The only thing more inexplicable than Trouba’s trade demand is the way he and his agent have portrayed it as purely a function of the desire to play only on his natural right-hand side instead of the left side where the Jets wanted him to play this season with Byfuglien.

If this was just about money or even a desire to be out of Winnipeg, I’d actually have a lot more sympathy for Trouba. Everyone wants more money, and any Winnipegger who says he hasn’t at some point woke up on a -35 C January morning and wondered what the heck he is doing here is a liar.

A kid who wants to get paid millions to play pro hockey, but only if it’s on his preferred side? I will take an occasional turnover from Morrissey — as long as they’re only occasional — before I acquiesce to that petulance.

Make no mistake: what Trouba has done poses nothing less than an existential threat to the Jets’ draft-and-develop plan.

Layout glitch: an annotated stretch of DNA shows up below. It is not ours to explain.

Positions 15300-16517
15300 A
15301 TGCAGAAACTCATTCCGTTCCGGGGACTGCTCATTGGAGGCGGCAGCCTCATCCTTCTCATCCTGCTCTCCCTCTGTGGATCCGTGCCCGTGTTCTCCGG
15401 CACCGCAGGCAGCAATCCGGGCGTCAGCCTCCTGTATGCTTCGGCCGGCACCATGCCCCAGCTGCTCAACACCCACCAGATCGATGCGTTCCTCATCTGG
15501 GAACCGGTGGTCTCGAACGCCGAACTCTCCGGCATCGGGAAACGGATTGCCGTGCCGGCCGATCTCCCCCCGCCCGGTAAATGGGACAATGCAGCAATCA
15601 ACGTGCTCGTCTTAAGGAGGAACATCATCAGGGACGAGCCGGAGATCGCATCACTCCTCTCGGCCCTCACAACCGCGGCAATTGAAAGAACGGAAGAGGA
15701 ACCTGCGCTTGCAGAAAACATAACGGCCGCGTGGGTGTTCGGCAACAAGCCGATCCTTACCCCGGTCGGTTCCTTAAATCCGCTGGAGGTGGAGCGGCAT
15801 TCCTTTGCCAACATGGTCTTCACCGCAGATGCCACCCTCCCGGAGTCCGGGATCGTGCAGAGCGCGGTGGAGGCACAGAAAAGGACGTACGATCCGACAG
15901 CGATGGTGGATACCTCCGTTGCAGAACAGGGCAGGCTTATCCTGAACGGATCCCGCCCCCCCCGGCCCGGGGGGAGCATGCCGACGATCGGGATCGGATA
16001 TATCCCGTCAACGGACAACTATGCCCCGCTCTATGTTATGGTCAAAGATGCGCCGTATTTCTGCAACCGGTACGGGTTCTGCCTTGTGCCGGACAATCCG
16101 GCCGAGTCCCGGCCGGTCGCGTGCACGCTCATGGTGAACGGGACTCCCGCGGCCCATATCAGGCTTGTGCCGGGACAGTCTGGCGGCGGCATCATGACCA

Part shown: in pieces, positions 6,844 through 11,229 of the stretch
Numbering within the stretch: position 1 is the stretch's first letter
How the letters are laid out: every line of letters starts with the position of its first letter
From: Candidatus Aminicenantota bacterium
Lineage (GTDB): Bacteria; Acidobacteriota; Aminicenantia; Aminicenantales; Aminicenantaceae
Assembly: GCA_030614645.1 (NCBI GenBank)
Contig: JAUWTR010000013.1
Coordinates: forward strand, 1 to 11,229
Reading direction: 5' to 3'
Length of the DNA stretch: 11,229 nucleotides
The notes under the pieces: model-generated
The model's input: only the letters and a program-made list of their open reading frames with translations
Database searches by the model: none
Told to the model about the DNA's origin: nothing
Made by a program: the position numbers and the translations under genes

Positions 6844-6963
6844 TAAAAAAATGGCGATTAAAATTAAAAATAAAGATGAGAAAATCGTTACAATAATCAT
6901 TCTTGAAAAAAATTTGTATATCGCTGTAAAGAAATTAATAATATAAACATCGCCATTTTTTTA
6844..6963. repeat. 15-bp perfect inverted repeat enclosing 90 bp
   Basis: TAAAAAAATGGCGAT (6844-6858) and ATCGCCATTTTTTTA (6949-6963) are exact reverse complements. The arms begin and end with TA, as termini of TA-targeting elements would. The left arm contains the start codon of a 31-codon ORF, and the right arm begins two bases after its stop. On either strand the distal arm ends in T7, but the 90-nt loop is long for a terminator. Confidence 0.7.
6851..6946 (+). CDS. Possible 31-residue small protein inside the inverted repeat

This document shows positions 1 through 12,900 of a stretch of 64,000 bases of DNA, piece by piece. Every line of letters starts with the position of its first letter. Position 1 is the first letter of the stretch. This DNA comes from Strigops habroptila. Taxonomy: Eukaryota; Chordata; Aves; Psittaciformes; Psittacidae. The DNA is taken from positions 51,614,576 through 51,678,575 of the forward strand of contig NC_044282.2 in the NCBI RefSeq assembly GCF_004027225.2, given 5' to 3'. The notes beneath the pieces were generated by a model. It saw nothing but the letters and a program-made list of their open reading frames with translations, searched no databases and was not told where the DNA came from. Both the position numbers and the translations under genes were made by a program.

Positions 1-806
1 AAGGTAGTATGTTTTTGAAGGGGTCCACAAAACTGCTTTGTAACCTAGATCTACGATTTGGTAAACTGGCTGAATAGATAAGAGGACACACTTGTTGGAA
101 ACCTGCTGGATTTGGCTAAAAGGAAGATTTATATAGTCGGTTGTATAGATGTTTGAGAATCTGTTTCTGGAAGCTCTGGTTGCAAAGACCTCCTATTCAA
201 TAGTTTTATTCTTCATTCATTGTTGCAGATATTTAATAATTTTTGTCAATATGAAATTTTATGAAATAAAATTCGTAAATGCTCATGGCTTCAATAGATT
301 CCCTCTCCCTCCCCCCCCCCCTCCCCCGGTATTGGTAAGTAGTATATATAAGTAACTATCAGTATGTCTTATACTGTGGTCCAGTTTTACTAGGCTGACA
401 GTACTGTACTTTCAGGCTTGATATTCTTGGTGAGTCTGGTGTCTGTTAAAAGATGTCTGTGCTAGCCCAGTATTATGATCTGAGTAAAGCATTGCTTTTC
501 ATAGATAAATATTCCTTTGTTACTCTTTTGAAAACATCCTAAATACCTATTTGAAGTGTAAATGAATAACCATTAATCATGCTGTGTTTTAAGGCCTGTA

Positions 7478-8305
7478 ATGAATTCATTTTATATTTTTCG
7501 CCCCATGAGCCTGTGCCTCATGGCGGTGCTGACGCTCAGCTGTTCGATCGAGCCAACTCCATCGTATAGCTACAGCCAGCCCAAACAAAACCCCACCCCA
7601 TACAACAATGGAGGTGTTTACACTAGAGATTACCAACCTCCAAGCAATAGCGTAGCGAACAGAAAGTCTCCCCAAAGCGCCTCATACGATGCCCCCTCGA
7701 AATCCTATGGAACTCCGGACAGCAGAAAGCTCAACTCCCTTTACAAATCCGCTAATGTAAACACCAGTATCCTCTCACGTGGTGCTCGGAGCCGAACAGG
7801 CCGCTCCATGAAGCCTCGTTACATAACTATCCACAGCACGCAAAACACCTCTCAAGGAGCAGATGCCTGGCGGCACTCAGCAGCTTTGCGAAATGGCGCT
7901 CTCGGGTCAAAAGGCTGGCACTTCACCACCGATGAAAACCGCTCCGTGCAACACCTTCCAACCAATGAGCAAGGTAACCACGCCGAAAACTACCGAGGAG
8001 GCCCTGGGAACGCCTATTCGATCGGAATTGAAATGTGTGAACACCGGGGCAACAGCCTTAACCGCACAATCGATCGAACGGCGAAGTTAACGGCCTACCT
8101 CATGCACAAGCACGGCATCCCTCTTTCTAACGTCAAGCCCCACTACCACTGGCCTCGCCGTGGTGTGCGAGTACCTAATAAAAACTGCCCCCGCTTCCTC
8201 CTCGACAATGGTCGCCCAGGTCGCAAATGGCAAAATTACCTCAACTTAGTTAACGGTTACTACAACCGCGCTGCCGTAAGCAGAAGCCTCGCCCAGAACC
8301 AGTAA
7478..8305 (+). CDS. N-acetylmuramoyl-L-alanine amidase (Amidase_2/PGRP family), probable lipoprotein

Draft and develop simply doesn’t work if — after you develop a player such as Trouba or Morrissey or Patrik Laine (who had a wildly entertaining two-point NHL debut Thursday) — they can simply demand to be traded.

Morrissey wants to play and do it wherever he is asked. Trouba doesn’t.

I’m OK with that. Judging by Thursday night, so are the Jets.

paul.wiecek@freepress.mb.ca Twitter: @PaulWiecek

Paul Wiecek

Paul Wiecek
Reporter (retired)

Paul Wiecek was born and raised in Winnipeg’s North End and delivered the Free Press -- 53 papers, Machray Avenue, between Main and Salter Streets -- long before he was first hired as a Free Press reporter in 1989.